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Reactive oxygen species (ROS) play a key role in promoting mitochondrial cytochrome c release and induction of apoptosis. ROS induce dissociation of cytochrome c from cardiolipin on the inner mitochondrial membrane (IMM), and cytochrome c may then be released via mitochondrial permeability transition (MPT)-dependent or MPT-independent mechanisms. We have(More)
A large body of evidence suggests that mitochondrial dysfunction and oxidative damage play a role in the pathogenesis of Parkinson's disease (PD). A number of antioxidants have been effective in animal models of PD. We have developed a family of mitochondria-targeted peptides that can protect against mitochondrial swelling and apoptosis (SS peptides). In(More)
Fluorescent labels are commonly used to investigate the mechanisms of cellular uptake and intracellular distribution of cell-penetrating peptides. However, labels such as fluorescein and rhodamine are relatively large and very lipophilic and may significantly alter physicochemical properties of small peptides. To minimize the impact of the fluorescent probe(More)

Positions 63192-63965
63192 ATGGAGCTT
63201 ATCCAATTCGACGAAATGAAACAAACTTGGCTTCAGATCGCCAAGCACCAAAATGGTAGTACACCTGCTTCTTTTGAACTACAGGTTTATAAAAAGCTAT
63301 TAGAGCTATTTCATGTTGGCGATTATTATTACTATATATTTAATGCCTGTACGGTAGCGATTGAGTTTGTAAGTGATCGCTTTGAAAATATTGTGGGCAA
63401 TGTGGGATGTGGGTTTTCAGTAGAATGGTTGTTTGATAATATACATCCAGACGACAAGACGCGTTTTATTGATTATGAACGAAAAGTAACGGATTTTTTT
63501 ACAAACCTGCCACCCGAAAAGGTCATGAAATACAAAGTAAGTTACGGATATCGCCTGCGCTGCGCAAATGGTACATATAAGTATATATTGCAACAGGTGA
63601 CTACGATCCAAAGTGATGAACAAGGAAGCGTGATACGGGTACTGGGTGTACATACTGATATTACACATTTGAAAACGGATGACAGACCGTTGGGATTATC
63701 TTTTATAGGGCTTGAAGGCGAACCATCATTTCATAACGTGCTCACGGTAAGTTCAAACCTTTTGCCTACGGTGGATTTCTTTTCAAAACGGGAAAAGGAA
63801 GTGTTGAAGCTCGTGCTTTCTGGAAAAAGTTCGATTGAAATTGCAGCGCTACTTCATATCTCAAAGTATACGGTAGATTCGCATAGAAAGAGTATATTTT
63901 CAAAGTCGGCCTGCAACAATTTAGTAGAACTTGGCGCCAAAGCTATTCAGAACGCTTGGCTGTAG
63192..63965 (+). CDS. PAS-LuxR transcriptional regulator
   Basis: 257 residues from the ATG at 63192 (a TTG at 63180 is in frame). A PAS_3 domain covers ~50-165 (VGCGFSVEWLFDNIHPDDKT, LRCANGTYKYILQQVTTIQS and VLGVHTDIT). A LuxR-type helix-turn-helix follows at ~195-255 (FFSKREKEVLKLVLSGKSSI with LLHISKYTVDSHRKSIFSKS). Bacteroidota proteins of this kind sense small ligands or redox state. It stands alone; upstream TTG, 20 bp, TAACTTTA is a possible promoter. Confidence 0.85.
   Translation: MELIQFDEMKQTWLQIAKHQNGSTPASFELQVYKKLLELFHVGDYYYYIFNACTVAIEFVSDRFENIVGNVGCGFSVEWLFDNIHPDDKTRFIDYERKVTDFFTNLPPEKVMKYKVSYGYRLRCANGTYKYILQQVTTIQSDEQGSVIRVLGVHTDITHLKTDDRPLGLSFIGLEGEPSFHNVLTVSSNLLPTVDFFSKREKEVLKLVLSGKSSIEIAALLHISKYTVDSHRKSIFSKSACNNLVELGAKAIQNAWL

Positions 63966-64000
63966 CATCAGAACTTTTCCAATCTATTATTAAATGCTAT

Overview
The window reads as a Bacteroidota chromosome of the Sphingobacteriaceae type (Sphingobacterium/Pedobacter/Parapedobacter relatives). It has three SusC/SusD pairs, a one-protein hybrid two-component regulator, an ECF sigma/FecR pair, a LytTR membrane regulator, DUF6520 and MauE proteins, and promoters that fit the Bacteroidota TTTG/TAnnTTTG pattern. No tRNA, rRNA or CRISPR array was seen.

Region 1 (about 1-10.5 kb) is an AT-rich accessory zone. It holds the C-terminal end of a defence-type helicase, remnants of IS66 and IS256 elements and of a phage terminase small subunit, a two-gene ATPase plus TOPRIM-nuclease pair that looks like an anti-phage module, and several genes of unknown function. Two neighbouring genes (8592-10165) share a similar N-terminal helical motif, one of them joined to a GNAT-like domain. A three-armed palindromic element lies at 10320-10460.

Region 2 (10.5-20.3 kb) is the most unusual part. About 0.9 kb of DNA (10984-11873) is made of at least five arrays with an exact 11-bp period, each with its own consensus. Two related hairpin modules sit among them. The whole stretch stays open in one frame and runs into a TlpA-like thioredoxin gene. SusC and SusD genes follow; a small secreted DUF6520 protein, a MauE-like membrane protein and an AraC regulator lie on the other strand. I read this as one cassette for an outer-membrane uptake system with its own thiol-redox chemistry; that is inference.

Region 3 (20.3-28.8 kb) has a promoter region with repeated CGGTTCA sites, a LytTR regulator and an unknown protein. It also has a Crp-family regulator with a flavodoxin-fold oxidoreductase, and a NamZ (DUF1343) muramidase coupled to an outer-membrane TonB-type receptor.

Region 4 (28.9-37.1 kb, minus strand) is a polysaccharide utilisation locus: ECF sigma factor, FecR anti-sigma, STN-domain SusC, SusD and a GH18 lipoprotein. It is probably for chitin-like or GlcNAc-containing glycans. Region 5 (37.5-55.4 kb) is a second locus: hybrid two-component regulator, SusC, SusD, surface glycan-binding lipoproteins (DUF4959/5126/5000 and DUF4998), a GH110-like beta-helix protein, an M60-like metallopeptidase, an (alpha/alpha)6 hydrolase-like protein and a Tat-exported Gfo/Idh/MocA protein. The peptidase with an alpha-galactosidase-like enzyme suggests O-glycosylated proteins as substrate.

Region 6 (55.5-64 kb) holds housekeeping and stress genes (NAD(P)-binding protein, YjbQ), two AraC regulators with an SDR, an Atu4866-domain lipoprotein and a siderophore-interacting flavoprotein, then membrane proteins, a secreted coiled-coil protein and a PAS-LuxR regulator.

Oxidative stress and mitochondrial oxidative damage have been implicated in aging and many common diseases. Mitochondria are a primary source of reactive oxygen species (ROS) in the cell, and are particularly susceptible to oxidative damage. Oxidative damage to mitochondria results in mitochondrial permeability transition (MPT), mitochondrial(More)
Apoptotic cell death is a defined pathway for islet cell demise, and mitochondrial dysfunction contributes to islet cell apoptosis. The hypothesis that the novel peptide D-Arg-2', 6'-dimethyltyrosine-Lys-Phe-NH2 (SS-31), previously shown to target inner mitochondrial membrane and prevent oxidative damage of neuronal cells and other cell types, optimizes(More)
Oligopeptides are generally thought to have poor permeability across biological membranes. Recent studies, however, suggest significant distribution of [Dmt1]DALDA (Dmt-D-Arg-Phe-Lys-NH2; Dmt is 2',6'-dimethyltyrosine), a 3+ net charge opioid peptide, to the brain and spinal cord after subcutaneous administration. Peptide transporters (PEPT1 and PEPT2) play(More)
The contribution of peritoneal cells to lipopolysaccharide (LPS)-induced elevation of serum TNF-α and IL-6 levels and mortality has been studied. Peritoneal lavage performed before LPS administration reduced serum cytokine levels by approximately 50% and mortality from 50 to 100%. The effect of peritoneal lavage is due to the removal of peritoneal cells as(More)
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